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Andrew Hoss is a graduate student in the Genetics and Genomics department at the Boston University Medical Center working with Dr. Richard H. Myers. Mr. Hoss will use his Firefly Frontiers Grant to study the regulatory effects of microRNAs on both the age of onset and neuronal degradation patterns in Huntington's Disease with the goal of deciphering critical pathways.

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Kevin Kim, PhD, is a research fellow in the Perrimon lab at Harvard Medical School. Dr. Kim is interested in understanding the function of microRNAs in angiogenesis in order to prevent tumor blood vessel formation and enhance circulation to ischemic tissues. Dr. Kim will use his Firefly Frontiers Grant to screen for microRNAs that act as feedback modulators in signaling networks.

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Maureen E. Lane, PhD, is an Assistant Professor and the Director of the Clinical Translational Core Laboratory within the division of Hematology and Medical Oncology and The Leukemia Biorepository and Personalized Medicine Center at Weill Cornell Medical College of Cornell University. Her passion is to improve cancer treatment by developing and validating targeted treatment combinations and identifying circulating biomarkers of response and resistance to targeted treatment. She will use her Firefly Frontiers Grant to identify novel markers of early lung cancer that will lead to efficacious targets for non-small cell lung cancer diagnosis and treatment.

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Steve McClellan is manager of the Flow Cytometry and Imaging Core Lab of the Mitchell Cancer Institute at the University of South Alabama. Mr. McClellan’s research interests include cancer stem cell isolation and culture, targeted cancer stem cell therapies, and high throughput screening of cancer stem cells. The Firefly Frontiers grant will support Mr. McClellan’s research on cancer stem cell monitoring in cell culture.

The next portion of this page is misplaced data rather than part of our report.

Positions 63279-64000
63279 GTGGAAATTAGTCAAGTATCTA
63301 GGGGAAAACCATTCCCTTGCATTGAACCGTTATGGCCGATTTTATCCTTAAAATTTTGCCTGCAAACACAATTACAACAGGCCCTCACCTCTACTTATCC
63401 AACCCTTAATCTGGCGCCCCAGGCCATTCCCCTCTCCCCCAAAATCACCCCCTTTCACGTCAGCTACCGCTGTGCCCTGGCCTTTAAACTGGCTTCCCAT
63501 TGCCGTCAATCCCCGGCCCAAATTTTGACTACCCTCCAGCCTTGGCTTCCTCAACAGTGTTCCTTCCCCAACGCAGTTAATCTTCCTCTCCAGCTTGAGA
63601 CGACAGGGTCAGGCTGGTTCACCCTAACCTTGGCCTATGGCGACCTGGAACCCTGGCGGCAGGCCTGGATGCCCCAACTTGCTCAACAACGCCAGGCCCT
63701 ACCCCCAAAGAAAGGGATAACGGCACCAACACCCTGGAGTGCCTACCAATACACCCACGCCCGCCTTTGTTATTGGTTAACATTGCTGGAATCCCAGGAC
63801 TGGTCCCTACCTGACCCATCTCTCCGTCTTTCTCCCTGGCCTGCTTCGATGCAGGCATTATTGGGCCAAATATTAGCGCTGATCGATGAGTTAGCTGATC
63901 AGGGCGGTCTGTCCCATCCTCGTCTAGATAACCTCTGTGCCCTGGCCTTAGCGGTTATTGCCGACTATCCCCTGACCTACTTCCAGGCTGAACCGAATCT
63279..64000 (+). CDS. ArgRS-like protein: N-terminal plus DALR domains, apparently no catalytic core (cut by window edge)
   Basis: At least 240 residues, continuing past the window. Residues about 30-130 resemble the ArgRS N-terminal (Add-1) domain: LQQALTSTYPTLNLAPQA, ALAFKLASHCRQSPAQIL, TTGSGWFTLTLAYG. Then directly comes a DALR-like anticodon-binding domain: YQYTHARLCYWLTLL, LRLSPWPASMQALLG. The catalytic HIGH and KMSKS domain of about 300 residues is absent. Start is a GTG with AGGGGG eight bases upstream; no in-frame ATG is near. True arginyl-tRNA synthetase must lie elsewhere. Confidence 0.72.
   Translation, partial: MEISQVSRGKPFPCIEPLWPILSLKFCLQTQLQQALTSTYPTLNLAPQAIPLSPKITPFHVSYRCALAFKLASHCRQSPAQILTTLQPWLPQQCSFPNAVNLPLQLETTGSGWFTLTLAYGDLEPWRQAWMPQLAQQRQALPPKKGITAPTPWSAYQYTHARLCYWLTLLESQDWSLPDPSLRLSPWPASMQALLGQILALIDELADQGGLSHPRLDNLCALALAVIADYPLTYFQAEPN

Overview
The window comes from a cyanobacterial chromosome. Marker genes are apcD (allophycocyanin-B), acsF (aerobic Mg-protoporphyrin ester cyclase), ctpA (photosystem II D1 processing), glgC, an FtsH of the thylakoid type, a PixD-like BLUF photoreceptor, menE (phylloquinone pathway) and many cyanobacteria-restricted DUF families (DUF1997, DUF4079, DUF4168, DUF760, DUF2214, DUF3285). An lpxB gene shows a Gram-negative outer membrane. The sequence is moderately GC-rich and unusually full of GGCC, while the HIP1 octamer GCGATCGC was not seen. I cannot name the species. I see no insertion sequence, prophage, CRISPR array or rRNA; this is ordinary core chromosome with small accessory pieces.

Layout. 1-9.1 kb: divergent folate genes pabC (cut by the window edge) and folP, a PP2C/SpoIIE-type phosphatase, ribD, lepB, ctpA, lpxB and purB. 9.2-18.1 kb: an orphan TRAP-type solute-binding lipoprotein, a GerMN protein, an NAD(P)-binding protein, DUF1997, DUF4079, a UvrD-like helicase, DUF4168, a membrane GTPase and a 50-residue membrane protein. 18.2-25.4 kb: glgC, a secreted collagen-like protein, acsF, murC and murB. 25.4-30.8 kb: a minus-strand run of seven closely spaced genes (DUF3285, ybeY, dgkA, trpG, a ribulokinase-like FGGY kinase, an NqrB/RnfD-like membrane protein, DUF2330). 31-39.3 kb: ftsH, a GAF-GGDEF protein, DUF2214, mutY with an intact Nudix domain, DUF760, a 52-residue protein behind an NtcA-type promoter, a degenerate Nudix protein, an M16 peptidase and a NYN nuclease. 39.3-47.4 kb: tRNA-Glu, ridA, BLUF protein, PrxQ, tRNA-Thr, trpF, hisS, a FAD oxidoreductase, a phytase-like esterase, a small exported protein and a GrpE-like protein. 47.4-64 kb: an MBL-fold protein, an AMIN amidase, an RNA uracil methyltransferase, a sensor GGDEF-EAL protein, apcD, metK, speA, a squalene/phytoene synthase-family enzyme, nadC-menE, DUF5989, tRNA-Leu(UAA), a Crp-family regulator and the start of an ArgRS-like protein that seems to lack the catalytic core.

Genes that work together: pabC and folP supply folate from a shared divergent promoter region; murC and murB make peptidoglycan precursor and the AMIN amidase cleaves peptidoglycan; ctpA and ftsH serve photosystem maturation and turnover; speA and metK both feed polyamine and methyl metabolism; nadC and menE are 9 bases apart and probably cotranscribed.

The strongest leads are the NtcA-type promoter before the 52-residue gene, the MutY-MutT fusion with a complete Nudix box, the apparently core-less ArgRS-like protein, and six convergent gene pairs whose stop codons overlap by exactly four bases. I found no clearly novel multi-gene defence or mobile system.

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Dr. Sukhinder Sandhu, PhD, was a post doctoral fellow with Dr. Carlo Croce at The Ohio State University Medical Center. In Dr. Croce’s lab, Dr. Sandhu studied role of microRNAs (miRs) in cancers, mainly B cell lymphomas. She used her Firefly Frontiers Grant to characterize the genetic profile and heterogeneity of tumors caused by overexpression of the miR-17-92 microRNA cluster. Dr. Sandhu is now a Scientist at Swift BioSciences. Ann Arbor, MI.

Check out the publication from this work in PNAS here.

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Charles R. Vanderburg, PhD (Chuck) is Director of the Advanced Tissue Resource Center at the Massachusetts General Hospital Institute for Neurodegenerative Disease.

Dr. Vanderburg has published on a wide range of neurological disorders including Alzheimer’s disease, amyotrophic lateral sclerosis, Parkinson’s disease, autism, and bipolar disorder. His current research focus is on the microgenomic and microproteomic profiling of human neuropathological tissue specimens and their derivatives, including microRNAs and exosomes. With a focus on developing artifact-control methodologies for such specimens, his lab is actively investigating novel bioinformatic strategies and technologies.

Dr. Vanderburg's Firefly Frontiers Grant project will focus on the profiling of microRNAs as biomarkers of neurodegenerative disorders.